6 All thymomas originate from epithelial thymic cells 4% of them consist of a pure population of epithelial cells Most have mixed populations of lymphoid cells to a varying extent
7 20% of all mediastinal neoplasms 50% of all primary tumors in the anterior compartment 90% of thymic tumors are thymomas
8 Slow-growing tumors Exhibit malignant potential: Local invasion Systemic metastasis without overt cytological features of malignancy More common between ages 40 to 60
9 ~50% - asymptomatic, discovered incidentally on CXR or at autopsy ~30% local symptoms related with pressure or local invasion: SVC sdr., cough, chest pain, dysphonia, dysphagia ~20%- 70% associated with an autoimmiune disease: Myasthenia gravis Pure red cell aplasia Polymyosistis hypogammaglobulnemia
10 Chest CT scan is the imaging procedure of choice Thymic enlargement should be determined because most enlarged thymus glands on CT scan represent a thymoma. CT scan with intravenous contrast dye is preferred to show the relationship between the thymoma and surrounding vascular structures, to define the degree of its vascularity, and to guide the surgeon in removal of a large tumor, possibly involving other mediastinal structures
14 Magnetic resonance imaging (MRI). An MRI uses magnetic fields, not x-rays, to produce detailed images of the body. Positron emission tomography (PET) scan. In a PET scan, radioactive sugar molecules are injected into the body. Cancer cells absorb sugar more quickly than normal cells, so they light up on the PET scan. PET scans are often used to complement information gathered from CT scan, MRI, and physical examination. CT scanning reveals evidence of an anterior mediastinal mass, the PET scan shows a hypermetabolic mass consistent with this location, thereby raising suspicion of malignancy. PET scanning should be added to the armamentarium as an available diagnostic modality to aid in staging and excluding extramediastinal involvement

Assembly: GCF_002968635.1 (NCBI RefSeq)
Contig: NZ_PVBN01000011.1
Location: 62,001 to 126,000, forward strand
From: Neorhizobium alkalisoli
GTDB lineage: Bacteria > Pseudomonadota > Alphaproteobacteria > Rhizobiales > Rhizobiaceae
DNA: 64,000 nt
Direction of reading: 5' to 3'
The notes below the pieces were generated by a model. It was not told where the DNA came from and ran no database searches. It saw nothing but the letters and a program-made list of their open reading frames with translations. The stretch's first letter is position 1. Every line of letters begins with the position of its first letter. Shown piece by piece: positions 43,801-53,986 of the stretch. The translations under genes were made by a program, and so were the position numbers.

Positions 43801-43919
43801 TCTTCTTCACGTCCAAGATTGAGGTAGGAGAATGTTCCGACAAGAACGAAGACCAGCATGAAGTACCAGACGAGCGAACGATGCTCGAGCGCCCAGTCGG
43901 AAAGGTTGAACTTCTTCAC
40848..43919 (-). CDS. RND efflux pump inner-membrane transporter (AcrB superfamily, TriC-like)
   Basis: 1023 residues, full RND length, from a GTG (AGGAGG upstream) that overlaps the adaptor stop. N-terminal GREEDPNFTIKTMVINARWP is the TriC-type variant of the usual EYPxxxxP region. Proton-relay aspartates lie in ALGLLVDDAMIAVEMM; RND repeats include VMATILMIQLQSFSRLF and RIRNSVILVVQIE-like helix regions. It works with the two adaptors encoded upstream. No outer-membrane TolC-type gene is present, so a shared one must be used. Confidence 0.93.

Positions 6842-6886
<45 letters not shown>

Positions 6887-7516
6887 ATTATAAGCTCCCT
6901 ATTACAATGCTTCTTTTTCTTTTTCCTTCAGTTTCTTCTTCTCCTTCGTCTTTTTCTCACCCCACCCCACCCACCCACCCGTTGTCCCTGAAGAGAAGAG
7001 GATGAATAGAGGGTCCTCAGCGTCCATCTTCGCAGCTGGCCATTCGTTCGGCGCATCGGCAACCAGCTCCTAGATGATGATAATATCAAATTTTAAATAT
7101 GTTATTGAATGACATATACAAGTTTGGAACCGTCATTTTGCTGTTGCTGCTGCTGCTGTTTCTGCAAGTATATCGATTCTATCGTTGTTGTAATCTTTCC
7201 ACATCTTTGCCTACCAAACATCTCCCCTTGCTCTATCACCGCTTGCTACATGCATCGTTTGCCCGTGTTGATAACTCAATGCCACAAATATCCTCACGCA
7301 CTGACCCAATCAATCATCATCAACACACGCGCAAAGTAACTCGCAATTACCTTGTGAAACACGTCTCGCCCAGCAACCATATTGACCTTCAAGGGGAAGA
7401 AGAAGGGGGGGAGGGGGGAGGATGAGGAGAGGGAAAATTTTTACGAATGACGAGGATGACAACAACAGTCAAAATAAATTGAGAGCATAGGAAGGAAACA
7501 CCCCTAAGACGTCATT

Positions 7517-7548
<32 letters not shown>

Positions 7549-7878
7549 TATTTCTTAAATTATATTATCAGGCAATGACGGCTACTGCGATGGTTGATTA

15 Biopsy: If a patient presents with atypical features or is found to have an invasive tumor and is under consideration for induction therapy, obtaining preoperative biopsy is indicated. The limited anterior mediastinotomy (Chamberlain approach) is the standard approach that typically is performed over the projection of the tumor. A thoracoscopic approach for biopsy also can be used
16 No clear histologic distinction between benign and malignant thymomas exists. The propensity of a thymoma to be malignant is determined by the invasiveness of the thymoma.
18 The preferred approach is a median sternotomy providing adequate exposure of the mediastinal structures and allowing complete removal of the thymus, If the tumor is small and appears readily accessible, perform a total thymectomy with contiguous removal of mediastinal fat. If the tumor is invasive, perform a total thymectomy in addition to en bloc removal of involved pericardium, pleura, lung, phrenic nerve, innominate vein, or superior vena cava. Resect one phrenic nerve; however, if both phrenics are involved, do not resect either nerve, and debulk the area. Clip areas of close margins or residual disease to assist the radiation oncologist in treatment planning
19 Their morphologic heterogeneity has caused much confusion regarding their classification. Several classifications have been proposed to correlate histology and clinical course. Previous studies have shown that the mediastinal invasion as reflected by the staging system of Masaoka negatively affects survival
20 Tumor extent but also grading the tumor could be required to predict prognosis and recurrence pattern which might help to define more precisely the role of adjuvant and neoadjuvant treatments. Therefore, not only staging, the several histologic classifications have been assessed, but they did not help to predict the evolution of thymic tumors after resection
21 WHO Histologic Description Free Survival at 10 years, % A Medullary thymoma 100 AB Mixed thymoma 100 B1 Predominantly cortical thymoma 83 B2 Cortical thymoma 83 B3 Well-differentiated thymic carcinoma 35 C Thymic carcinoma 28 Series of 100 thymomas resected in Japan between 1973 and 2001 using the WHO classification.
22 The prognosis of a person with a thymoma is based on the tumor's gross characteristics at operation, not the histological appearance. Benign tumors are noninvasive and encapsulated. Conversely, malignant tumors are defined by local invasion into the thymic capsule or surrounding tissue. The Masaoka staging system of thymomas is the most commonly accepted system. Preponderance of evidence indicates that all thymomas, except completely encapsulated stage 1 tumors, benefit from adjuvant radiation therapy